Re: irony and PF – the meat-grinder video & the album are pretty much Roger Waters not being a fan of his own experience as a former pupil of a Cambridge High School (that he hated). It might have made more sense if the video wasn’t featuring Comprehensives though 🙂 I’m sure Sting would have had a different point of view (see their next chart-topping video), so it’s semi-ironic he got knocked off the top spot by them… 🙂

      2. Interesting. You quite often get a quiet couple of weeks late-Nov, early-Dec, before the big Xmas #1 contenders take off. Speaking of ABBA… what do you make of their new songs??

      3. I love them, they are as good as I’d hoped they’d be and much better than I expected they’d be, well worthy of their back catalogue and better than a good deal of their early 72/74 stuff. Brought tears to my eyes after 39 years of no new material and no expectations of ever having new material. The closest previous experience for me was when The Beatles Anthology gave us 2 new tracks. I rate The Beatles and Abba as the Greatest bands of all-time, Pet Shop Boys the Greatest duo. 🙂

      4. I like them too, especially ‘Don’t Shut Me Down’ – I like that they’re both written from an ‘older persons’ perspective, and that they’ve made no concessions to modern pop.

        I’m too young to really remember the Beatles’ ‘comeback’, though that was slightly different with them being beefed-up demos (I do love ‘Real Love’ though.)

  3. While not exactly an all time favorite, I like “Walking On The Moon” for the sparse reggae like feel though probably because of that weirdness is why it didn’t chart at all on the Hot 100. I also like how the band got to shoot the video at the Kennedy Space Center and how Sting doesn’t play bass. They really went all in on the space theme of the title. The only memory I have of the song is seeing it performed at my cousin’s wedding a couple years earlier since he plays in a prog like band and they did an admirable job with it managing to get down the effects used in the original song.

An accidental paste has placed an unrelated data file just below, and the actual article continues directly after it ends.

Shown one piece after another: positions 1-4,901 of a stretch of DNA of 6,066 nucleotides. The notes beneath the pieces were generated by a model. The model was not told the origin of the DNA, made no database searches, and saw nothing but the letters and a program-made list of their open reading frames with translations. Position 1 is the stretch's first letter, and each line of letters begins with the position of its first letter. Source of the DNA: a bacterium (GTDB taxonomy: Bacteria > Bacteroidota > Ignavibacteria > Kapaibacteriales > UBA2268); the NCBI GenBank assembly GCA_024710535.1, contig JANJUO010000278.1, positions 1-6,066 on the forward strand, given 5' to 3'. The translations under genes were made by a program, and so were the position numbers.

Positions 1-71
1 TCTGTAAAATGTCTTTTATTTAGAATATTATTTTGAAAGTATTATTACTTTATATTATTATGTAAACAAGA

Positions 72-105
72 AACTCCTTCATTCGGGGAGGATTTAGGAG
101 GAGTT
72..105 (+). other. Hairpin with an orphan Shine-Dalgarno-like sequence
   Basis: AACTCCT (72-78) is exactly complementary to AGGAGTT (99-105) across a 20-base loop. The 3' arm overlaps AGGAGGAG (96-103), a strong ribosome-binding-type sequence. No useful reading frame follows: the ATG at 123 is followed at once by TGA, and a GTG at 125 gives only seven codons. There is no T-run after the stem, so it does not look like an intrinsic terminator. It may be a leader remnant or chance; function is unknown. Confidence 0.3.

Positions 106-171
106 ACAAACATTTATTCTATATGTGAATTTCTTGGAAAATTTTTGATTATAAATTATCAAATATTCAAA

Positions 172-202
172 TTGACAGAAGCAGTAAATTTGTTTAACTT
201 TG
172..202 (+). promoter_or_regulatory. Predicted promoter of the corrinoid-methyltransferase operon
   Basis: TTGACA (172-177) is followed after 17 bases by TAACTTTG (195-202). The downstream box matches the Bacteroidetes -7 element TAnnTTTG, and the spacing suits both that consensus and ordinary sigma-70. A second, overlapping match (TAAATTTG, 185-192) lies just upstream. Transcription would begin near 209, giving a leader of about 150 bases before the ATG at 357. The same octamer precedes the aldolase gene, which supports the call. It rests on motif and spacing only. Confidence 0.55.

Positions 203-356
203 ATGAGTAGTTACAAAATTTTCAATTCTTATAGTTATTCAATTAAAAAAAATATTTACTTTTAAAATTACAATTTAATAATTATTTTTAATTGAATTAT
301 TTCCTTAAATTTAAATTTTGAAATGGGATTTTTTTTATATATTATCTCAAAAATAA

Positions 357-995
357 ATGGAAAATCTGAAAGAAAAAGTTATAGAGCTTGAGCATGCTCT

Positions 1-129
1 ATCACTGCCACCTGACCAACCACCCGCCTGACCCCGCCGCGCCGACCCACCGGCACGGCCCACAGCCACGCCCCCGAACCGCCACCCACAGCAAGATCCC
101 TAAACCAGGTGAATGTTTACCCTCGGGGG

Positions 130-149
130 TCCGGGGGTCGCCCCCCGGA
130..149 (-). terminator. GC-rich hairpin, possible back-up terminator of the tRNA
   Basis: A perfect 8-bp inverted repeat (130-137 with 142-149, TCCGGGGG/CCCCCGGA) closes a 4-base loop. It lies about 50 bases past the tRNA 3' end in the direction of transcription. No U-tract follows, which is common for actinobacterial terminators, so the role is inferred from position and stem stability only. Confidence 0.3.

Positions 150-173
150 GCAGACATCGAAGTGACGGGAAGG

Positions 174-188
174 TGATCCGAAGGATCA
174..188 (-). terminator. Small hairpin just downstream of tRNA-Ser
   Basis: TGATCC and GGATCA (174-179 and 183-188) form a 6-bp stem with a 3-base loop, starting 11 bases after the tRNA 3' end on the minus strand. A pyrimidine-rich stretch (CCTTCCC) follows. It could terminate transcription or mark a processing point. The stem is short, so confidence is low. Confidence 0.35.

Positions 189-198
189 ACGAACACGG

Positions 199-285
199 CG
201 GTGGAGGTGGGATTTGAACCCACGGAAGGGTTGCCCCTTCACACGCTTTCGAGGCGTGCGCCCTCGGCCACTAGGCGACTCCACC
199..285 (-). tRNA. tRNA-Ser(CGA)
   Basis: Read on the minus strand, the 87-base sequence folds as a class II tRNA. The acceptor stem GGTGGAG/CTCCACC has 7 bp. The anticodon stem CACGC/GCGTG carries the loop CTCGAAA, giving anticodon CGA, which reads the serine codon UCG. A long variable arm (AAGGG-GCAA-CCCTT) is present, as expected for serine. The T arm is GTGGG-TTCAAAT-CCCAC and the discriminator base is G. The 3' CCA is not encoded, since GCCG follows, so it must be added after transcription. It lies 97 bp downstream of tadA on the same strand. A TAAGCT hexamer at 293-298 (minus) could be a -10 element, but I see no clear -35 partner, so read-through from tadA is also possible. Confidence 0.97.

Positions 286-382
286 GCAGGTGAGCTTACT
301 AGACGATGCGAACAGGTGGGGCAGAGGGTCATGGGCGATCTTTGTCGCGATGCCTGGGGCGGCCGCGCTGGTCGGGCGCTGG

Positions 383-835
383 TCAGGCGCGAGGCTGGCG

1. The video is cool – I like the way Stewart Copeland drums against the rockets – and I don’t actively dislike the song. I’m just struggling to find the hook to explain why it was such a big hit. Maybe the hook was the video, and the fact that they were fast becoming the biggest band in the country…

  4. badfinger20 (Max)

    Sometimes I do think bands get number 1s because of the strength of their other songs. This one just doesn’t belong…but there it is!

  5. It’s not a BAD song but, it didn’t chart here at all. It was years before it got airplay on Classic Rock stations as an album cut.

    My very first rock concert was The Police (Synchronicity…I may have already mentioned that). I didn’t seek out a ticket, it was given to me as a birthday present. It was a cool first concert to a 16 year old. My chaperone was my dad’s girlfriend (the ticket purchaser) and she drove a badass Rally Camaro with big f***ing stereo speakers in it.

    I don’t dislike The Police (setting aside the connection to the CIA). They have interesting music, though I’ve never gone out of my way to buy an album or a single. They seem to be on the radio all the time, anyway despite being dis-banded. If I hear Every Breath You Take or Wrapped Around Your Finger or Roxanne one more time, I’m gonna scream.

    That being said, Mr. Sumner solo SUCKS…out loud.

    1. It isn’t a bad song… But where’s the hook? It’s just a little dull. And I agree about Sting’s solo career – very glossy and well-produced but nothing has ever grabbed me. Boring.

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  7. Two final thoughts on those conversations above. Firstly. ‘Walking on the Moon’ undoubtedly did indeed manage to ride on the coat tails of a massive No. 1 to put them in peak position again. Ironically, Blondie’s ‘Union City Blue’ and the Boomtown Rats’ ‘Diamond Smiles’ were in my opinion much stronger singles, that followed a couple of No. 1s and No. 2s for both bands, were also released at the same time in the run-up to Christmas when the competition was pretty severe, and both fell short of the Top 10. Ironic. However, their first 45s of 1980 peaked at No. 1 and No. 4 respectively…… And as for the new ABBA songs, I’ve heard ‘I Still Believe in You’ and ‘Don’t Shut Me Down’ once, and loved them both. On the strength of that, I would say it’s one comeback that has certainly been worth the wait. In the last couple of years we have also had new albums from Deep Purple, Status Quo and The Who that have all passed the test and been pretty good. Grey power, yayyyy – these people can still reach the age of 70 and cut it!